Monthly Archives: October 1999

Grand Delusion

Around me at the Music Center, the crowd stomped and cheered. The forces onstage had aimed a dazzling rocket into their midst, and the sparks flew. Whatever the more substantial virtues (if any) of the composer Rodion Shchedrin, whose Fifth Piano Concerto got its first-ever performance at last week‘s Philharmonic all-Russian bash, or the pianist […]

Oprah as Opera

AT 8, MICHAEL ROUSE CHANGED HIS FIRST NAME TO “Mikel” because, he says, he liked the spelling. At 15, he ran away from home — in the “boot-heel” area of southwestern Missouri — and joined a carnival. “I did all kinds of odd jobs,” he remembers. “I ran the carny tricks, handled the fake hoops, […]

Star-Crossed and Sweetly Sung

You could arrive at the Los Angeles Opera‘s latest offering with a personal list, rather long, of the works still undeservedly neglected by the company: Verdi’s Forza for starters, Wagner‘s Meistersinger, the two Manons, and on and on. You’d be pretty far down the list before you arrived at Vincenzo Bellini‘s The Capulets and the […]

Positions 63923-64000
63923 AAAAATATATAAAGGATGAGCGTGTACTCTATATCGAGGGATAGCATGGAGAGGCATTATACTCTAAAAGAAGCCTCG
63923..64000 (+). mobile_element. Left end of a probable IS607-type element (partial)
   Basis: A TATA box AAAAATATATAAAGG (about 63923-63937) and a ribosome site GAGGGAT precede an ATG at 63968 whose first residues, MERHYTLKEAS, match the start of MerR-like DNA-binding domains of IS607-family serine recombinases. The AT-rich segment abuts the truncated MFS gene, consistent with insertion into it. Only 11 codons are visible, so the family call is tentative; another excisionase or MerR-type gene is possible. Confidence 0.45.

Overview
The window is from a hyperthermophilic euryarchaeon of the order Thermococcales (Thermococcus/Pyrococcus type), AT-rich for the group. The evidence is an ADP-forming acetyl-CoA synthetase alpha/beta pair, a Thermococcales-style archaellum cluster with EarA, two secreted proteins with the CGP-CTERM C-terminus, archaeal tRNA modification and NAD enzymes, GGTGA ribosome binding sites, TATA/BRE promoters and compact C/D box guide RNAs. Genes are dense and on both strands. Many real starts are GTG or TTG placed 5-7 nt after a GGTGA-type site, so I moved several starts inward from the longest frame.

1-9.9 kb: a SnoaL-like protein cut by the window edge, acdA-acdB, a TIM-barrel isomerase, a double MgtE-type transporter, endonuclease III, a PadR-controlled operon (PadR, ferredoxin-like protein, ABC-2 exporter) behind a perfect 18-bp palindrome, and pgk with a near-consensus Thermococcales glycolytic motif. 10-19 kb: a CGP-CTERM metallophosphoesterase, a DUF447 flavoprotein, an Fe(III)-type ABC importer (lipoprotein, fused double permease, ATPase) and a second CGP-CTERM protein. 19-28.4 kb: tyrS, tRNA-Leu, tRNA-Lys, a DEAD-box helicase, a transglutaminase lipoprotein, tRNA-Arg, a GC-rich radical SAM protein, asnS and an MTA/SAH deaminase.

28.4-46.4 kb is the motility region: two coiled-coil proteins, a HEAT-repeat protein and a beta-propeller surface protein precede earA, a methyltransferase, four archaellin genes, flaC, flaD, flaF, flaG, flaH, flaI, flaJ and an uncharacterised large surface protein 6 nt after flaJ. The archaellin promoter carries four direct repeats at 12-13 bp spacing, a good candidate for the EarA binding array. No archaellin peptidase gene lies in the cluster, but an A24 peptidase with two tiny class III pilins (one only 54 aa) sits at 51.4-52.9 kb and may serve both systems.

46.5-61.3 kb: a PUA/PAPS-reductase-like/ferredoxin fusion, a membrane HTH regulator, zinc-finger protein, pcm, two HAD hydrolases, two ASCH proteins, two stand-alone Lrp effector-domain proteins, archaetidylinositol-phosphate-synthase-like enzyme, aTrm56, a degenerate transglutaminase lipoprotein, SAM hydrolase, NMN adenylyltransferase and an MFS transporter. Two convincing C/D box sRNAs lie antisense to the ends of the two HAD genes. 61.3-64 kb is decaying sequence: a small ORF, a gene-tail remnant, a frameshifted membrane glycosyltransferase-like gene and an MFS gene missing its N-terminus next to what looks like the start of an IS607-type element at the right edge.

Elephant, Bull, Whatever

Photo by Lisa KohlerDRIVING INTO TOWN TO MEET PHILharmonic honcho-designate Deborah Borda at her first L.A. press conference, I found solace and sadness on KPCC’s Talk of the City, host Linda Othenin-Girard’s valiant daily attempt to elicit intelligent phoned-in comment from concerned citizens. The morning’s topic was the exhibition by young British artists at the […]

What Moses Imposes

MOSES UND ARON IS ON MY CONSCIENCE. Arnold Schoenberg’s opera, imposing even in its unfinished state, accorded unquestioned masterpiece recognition on the strength of its composer’s own eminence, is still — after 65 years — so seldom performed that its few revivals stand as major events. It made its belated first appearance at New York’s […]